French Cerise spacecraft struck by fragment from Ariane rocket body explosionin 1996

• ~ 11,000 objects greater than 10 cm in diameter
• These objects are tracked by the United States Space Surveillance Network using radar and optical systems
• ~9,000 catalogued objects in both lower Earth orbit (LEO) and geosynchronous (GEO) orbits
• Will cause catastrophic damage upon impact
• ~100,000 objects between 1 and 10 cm
• Most are not tracked objects because they are too difficult to observe with ground-based telescopes and radars
• Cannot be shielded against nor maneuvered around debris this size
• Many millions of objects smaller than 1cm
• Are not tracked for same reasons as above -- they are too small
• Many of these debris can still cause significant damage to spacecraft

Crater on Shuttle windowfrom remnants of a solidrocket firing (i.e. soot)that required window tobe replaced - \$50k!!!

Orbital debris does not go away…
• How long orbital debris stays in orbit depends upon the altitude of the orbit
• a few days if altitude is less than 200 km
• a few years if altitude is between 200-600 km
• decades if altitude is between 600-800 km
• centuries if altitude is greater than 800 km
• “forever” if altitude is 36000 km or greater
• “Orbital lifetime” also depends on the characteristics of the debris and even the solar activity
• Why?
Controlling Orbital Debris
• NASA Safety Standard 1740.14
• NASA has adopted a policy to control the generation of orbital debris
• All NASA flight projects are now required to provide debris assessments as a normal part of the project development.
• U.S. Government Orbital Debris Mitigation Standard Practices
• In 1997, the working group created a set of U.S. Government Orbital Debris Mitigation Standard Practices .
• Based on a NASA safety standard of procedures for limiting debris, the Standard Practices are intended for government-operated or -procured space systems, including satellites as well as launch vehicles.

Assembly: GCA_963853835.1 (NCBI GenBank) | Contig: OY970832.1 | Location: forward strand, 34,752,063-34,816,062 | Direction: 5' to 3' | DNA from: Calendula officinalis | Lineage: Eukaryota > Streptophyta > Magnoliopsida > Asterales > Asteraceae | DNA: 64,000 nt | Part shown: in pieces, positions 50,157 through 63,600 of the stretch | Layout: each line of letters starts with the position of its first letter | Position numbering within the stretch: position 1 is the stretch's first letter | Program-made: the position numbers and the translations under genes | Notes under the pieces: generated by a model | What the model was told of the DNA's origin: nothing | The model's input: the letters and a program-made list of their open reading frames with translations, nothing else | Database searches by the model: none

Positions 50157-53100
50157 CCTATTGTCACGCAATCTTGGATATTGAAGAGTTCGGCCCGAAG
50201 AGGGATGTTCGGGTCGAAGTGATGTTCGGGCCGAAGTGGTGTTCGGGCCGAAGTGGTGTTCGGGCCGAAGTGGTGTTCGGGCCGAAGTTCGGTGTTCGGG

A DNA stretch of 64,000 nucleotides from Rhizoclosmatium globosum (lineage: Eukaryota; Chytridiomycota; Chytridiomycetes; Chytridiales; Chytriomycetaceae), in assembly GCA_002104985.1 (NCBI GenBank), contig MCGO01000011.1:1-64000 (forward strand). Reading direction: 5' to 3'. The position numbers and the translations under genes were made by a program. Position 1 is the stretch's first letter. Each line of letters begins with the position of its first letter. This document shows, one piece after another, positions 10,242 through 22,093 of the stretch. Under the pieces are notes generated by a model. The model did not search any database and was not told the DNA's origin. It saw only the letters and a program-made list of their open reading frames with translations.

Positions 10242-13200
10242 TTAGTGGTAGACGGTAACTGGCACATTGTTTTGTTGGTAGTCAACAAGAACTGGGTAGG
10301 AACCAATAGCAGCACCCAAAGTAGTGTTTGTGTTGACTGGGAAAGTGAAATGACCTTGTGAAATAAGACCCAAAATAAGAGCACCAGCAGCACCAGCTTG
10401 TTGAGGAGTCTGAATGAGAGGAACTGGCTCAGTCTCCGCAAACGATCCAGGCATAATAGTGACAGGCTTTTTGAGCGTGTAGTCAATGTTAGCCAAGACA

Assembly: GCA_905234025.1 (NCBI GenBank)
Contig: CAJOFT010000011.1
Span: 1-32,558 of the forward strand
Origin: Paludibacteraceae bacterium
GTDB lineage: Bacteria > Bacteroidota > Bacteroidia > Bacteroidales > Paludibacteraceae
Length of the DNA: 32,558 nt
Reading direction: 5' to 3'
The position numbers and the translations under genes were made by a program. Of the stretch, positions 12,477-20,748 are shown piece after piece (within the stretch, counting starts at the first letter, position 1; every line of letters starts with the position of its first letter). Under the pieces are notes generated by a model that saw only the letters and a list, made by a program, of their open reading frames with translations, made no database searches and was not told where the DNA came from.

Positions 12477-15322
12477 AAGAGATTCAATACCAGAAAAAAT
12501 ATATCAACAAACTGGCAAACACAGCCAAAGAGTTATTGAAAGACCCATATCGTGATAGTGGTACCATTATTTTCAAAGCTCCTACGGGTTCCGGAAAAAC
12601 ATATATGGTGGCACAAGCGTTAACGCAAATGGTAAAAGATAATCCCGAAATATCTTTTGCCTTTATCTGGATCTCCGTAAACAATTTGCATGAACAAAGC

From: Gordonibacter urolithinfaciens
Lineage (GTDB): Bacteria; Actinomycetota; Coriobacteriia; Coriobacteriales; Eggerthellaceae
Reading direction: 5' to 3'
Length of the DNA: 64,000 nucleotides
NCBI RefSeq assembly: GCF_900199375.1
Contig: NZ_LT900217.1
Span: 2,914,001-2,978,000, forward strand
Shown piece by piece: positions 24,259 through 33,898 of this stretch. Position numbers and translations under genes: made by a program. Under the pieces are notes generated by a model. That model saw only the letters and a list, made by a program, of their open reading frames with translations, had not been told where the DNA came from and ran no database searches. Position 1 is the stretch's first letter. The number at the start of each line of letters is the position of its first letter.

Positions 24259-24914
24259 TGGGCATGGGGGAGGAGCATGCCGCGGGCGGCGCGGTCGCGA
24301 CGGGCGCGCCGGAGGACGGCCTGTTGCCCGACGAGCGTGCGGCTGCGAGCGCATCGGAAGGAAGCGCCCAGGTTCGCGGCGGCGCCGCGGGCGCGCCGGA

• The interagency group has shared the guidelines with the aerospace industry to encourage voluntary compliance.
What goes up must come down!
• About 1 large (bigger than a softball) object comes back to Earth from orbit (deorbits) each day
• Most burn up in the atmosphere but a few fall to the Earth
• One person known to be struck by debris, but not hurt
• Probability is 1 in a trillion (1/1,000,000,000) of injury from orbital debris
• Risk due to lightning strike is 1 in a million (1/1,000,000) per year in the US
• Have you ever been struck by lightning?
• January 1997, Texas USA
• 500-pound stainless steel fuel tank, part of a Delta II upper stage rocket
• April 2000, Cape Town South Africa
• Pressurization sphere
Potential Projects
• 1. Launch satellites into orbit
• 2. Satellite design
• 3. Design a Mission to Mars
• 4. Reduce orbital debris
• 5. Reduce hazard from objects coming back to Earth
1. Launch satellites into orbit
• Problem: It is expensive to launch satellites into orbit. As you have learned you must get a satellite going very fast at a high altitude for it to “reach orbit”.
• Challenge: Design a new way to launch satellites into orbit from the parking lot of GBW.
2. Satellite design
• Problem: Satellites must be tough enough to be launched into space but have all of the major parts as you learned about earlier: structure, computer, power, protection, propulsion, and communications.
• Challenge: Design a satellite whose job it is to listen for signals coming from outer space and send this information back to Mr. Kelly’s trailer at GBW.
3. Design a Mission to Mars
• Problem: Americans have sent astronauts to the Moon but now President Bush has said we will send humans to Mars.
• Challenge: Design a spacecraft to send Mr. Kelly, Ms. McNeilly, and Ms. Cleveland to Mars. Do a good job, we want them back!
4. Reduce orbital debris
• Problem: You have learned that there is a lot of refuse (old satellites and fragments) orbiting the Earth and posing a danger to functioning satellites.
• Challenge: Propose one or more ways to prevent the continued increase in orbital debris and to remove orbital debris that is already in space.
5. Reduce hazard from objects coming back to Earth
• Problem: Thousands and thousands of pounds of metal satellites get launched into space every year and discarded when done with their mission. Eventually this material will fall back to Earth.
• Challenge: Propose new approaches to ensure that the objects that return to Earth do not hurt anybody on Earth.